In January of 2014, President Obama directed the Department of Energy (DOE) to conduct the first-ever Quadrennial Energy Review (QER), as part of the President’s Climate Action Plan.  Published in April, the first installment focuses on the U.S. aging energy infrastructure network, including the electric grid.  The same day, the President announced a proposal to update and harden the electric grid to cyber-security and climate change impacts, at an estimated cost of up to $18.85 billion.  In the weeks since the announcement, Congress has held a host of hearings on the QER.  And while not a major focus of the report, the QER contains language pertaining to biofuels and bioenergy which give some hints as to the top-level goals for DOE for biofuels and biomass power.  


Biofuels – Invest in Aviation, Heavy Vehicles, Help States Achieve Higher Blends

The QER notes that “biofuels production in the United States has increased rapidly over the last decade, enhancing energy security and reducing emissions of GHGs from transportation.”   While the Renewable Fuel Standard (RFS) is recognized as the major driver of investment in and increased production of renewable fuels, there must be continued investment ‘in research, development, demonstration, and deployment” for advanced fuels, such as cellulosic and “drop-in” fuels. 

The report directs federal investments, particularly from the DOE and Department of Defense (DOD) towards biofuels deployment and compatibility with existing petroleum infrastructure, particularly for the aviation and large vehicle sectors.  It gives one example of the many areas DOD is working towards greater use of alternative fuels in fleets, the “Great Green Fleet,” which DOD plans to run on 100 percent renewable fuel by 2016.

Drop-in fuels, or renewable fuels that are compatible with petroleum infrastructure, are given particular emphasis in the QER, as are other molecules that can replace octane (in addition to ethanol).  Renewable fuels and oxygenates derived from biomass pyrolysis, biomass gasifiers, algae, biobutanol and renewable diesel are prioritized as “drop-in biofuels … can use existing oil and gas infrastructure and be ‘dropped in’ at points along the supply chain without infrastructure modification … [thus] supporting energy security through fuel diversity.”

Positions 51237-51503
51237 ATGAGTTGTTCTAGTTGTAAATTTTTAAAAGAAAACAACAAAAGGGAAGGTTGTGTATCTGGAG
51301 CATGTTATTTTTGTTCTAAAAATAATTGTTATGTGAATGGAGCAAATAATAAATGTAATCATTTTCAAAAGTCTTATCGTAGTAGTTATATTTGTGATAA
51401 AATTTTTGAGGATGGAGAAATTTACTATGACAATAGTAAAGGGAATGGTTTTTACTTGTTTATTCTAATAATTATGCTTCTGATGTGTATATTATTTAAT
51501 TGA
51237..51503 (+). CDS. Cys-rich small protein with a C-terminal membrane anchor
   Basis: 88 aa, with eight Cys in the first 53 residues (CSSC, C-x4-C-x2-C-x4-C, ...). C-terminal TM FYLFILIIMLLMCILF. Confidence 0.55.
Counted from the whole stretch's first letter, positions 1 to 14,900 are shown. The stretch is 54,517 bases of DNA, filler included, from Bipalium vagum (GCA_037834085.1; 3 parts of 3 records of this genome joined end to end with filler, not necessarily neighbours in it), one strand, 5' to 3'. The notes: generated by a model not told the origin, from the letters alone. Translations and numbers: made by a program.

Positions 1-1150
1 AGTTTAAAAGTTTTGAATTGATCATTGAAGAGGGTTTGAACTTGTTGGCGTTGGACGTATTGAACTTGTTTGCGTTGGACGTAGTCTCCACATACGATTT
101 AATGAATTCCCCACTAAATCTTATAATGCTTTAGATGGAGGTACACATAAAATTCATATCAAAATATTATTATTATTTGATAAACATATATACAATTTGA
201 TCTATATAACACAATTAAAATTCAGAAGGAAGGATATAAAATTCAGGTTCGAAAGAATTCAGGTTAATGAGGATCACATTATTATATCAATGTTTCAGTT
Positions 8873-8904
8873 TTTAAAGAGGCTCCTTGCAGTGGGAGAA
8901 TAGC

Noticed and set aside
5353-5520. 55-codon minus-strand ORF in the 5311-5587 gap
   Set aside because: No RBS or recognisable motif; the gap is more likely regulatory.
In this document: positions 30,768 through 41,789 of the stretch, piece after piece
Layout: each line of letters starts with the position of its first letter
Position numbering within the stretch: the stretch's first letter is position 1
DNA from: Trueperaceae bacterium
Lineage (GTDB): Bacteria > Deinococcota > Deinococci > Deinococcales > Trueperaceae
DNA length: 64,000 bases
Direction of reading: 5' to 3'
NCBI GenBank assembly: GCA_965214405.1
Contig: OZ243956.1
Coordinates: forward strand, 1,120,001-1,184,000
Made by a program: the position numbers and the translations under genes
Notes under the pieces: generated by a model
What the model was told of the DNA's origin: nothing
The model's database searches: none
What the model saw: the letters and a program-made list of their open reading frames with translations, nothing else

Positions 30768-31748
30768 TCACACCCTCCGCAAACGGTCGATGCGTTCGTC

It also directs DOE to “provide technical support to states, communities, or private entities wishing to invest in infrastructure to dispense higher-level ethanol blends.”   


Biomass and CCS Technology May Demand Additional Transmission, Storage & Distribution

Since the QER is focused on transmission and distribution, and not power generation,   biomass power receives scant attention in the report.  It is, however, briefly discussed in its relation to the grid. 

THE QER notes that, “the expanded implementation of no- and low CO2 energy technologies being undertaken to reduce the energy system’s greenhouse gas (GHG) emissions overall will place additional demands on transmission, Storage and Distribution (TS&D) in some cases, e.g. … to move captured CO2 from fossil-fueled and possibly biomass-fueled power plants through pipeline networks to sites for productive use or geologic storage.”



For more information see: 

DOE Publishes Quadrennial Energy Review, Ethanol Producer

Quadrennial Energy Review: Energy Transmission, Storage, and Distribution Infrastructure, The Department of Energy